Honour killings have spiralled this year in the western zone, according to AIHRC. Abdul Qader Rahimi, the head, reports that they have already recorded some 10 cases this year. He says there is concern because the numbers are much higher compared to the same period last year, and the graph may be even higher in the future. "If we compare the figures, while the figure was 30 cases (of honour killings) in the whole of last year, there are 10 cases in just the first three months. I fear that this year may be more tough and bitter for women in Herat," says Rahimi.
The concern has been heightened by evidence of a 90 percent increase in suicide among women, reported by the Herat government hospital.
The Killid Group, Jul. 11, 2015
The concern has been heightened by evidence of a 90 percent increase in suicide among women, reported by the Herat government hospital. Mohammad Rafiq Sherzad, the spokesperson, says there were 60 cases of attempted suicide in the hospital. Seven of the patients could not be saved.
"Suicide attempts have increased 90 percent this year," says Samia Taheri, head of the rights department in the Herat Women's Affairs Department. An alarming 100 cases of violence against women have been recorded so far this year in Herat, making it one of the most difficult provinces for women's rights.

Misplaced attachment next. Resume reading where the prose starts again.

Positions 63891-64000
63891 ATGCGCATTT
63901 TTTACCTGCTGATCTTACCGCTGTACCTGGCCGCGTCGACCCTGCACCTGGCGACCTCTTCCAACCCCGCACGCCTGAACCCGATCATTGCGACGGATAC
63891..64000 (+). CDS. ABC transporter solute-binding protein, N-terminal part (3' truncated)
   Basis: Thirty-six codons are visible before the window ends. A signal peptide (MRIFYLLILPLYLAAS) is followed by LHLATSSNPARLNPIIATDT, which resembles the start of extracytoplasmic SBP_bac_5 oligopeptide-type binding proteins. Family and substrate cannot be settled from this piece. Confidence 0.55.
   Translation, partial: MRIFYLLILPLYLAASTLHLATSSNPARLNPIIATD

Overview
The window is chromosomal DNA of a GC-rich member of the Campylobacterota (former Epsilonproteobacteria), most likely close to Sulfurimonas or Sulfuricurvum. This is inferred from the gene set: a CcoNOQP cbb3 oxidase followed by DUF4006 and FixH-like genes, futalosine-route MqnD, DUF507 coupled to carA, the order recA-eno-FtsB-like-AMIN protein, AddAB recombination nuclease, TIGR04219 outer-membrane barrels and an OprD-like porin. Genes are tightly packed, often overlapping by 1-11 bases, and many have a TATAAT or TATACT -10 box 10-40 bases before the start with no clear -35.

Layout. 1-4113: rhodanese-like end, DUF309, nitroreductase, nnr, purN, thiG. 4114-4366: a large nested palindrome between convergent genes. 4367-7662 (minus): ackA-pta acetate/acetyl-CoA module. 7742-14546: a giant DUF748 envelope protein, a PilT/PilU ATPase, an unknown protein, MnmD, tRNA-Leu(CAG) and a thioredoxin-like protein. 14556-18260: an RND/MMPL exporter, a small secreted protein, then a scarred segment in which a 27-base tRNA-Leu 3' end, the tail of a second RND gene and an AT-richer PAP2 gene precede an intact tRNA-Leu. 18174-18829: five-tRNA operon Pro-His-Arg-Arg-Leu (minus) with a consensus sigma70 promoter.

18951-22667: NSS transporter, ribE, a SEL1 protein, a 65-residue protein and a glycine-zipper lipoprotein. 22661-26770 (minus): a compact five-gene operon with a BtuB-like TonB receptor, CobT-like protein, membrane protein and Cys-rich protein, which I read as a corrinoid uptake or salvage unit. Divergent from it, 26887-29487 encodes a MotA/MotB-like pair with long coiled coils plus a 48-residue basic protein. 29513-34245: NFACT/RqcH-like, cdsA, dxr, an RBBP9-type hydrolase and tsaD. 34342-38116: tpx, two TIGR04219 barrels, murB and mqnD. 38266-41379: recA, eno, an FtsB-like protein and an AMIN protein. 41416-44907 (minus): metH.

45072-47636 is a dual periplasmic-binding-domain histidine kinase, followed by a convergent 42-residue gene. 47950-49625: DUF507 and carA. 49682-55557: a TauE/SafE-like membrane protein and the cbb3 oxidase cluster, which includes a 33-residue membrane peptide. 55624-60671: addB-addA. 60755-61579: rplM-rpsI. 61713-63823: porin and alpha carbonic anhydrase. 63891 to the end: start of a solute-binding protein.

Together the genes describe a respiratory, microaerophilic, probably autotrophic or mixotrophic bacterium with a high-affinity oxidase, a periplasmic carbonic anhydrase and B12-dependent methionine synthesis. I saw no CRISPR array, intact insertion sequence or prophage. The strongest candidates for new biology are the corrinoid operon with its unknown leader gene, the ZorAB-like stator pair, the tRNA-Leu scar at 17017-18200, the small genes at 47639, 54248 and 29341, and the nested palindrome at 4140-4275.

Abdul Rawoof Ahmadi, spokesperson for Herat Police, says they are trying very hard to investigate all cases of honour killings, sexual abuse and violence against women, and hand over culprits to the law. "We have made some 10-12 arrests in cases of suicide to prove that women were forced to take their lives," he says. "We are trying to prevent violence against women."
Afghan woman whose nose was cut by her husband.
AIHRC in the north sees a correlation between rising insecurity and violence against women. Fawzia Nawabi, head of the commission's women's department for the north, says they have recorded 34 cases this year. "This year some 10 cases happened in Balkh and the rest in Sar-e Pol, Jozjan and Samangan provinces." The cases include women who have fled abusive marriages and those given as baad.
AIHRC staff in the south-east zone told Killid reporter Esmail Larwai that cases of violence against women have doubled over the past year. The commission has produced a comprehensive report on the situation in Paktia, Paktika and Khost provinces that records 346 cases this year, including threats of violence, torture and murder.
Zarmina Shams, in-charge of the women's department for the south-east at AIHRC, says violence levels are "high". "Beatings, murder and consuming poison or overdosing with medicines keep the level of violence high," she says.
Noor Ahmad Shahim, head of the regional office of AIHRC in Gardez thinks reporting of violence against women cases has improved. "Many more people are coming to the commission," he says.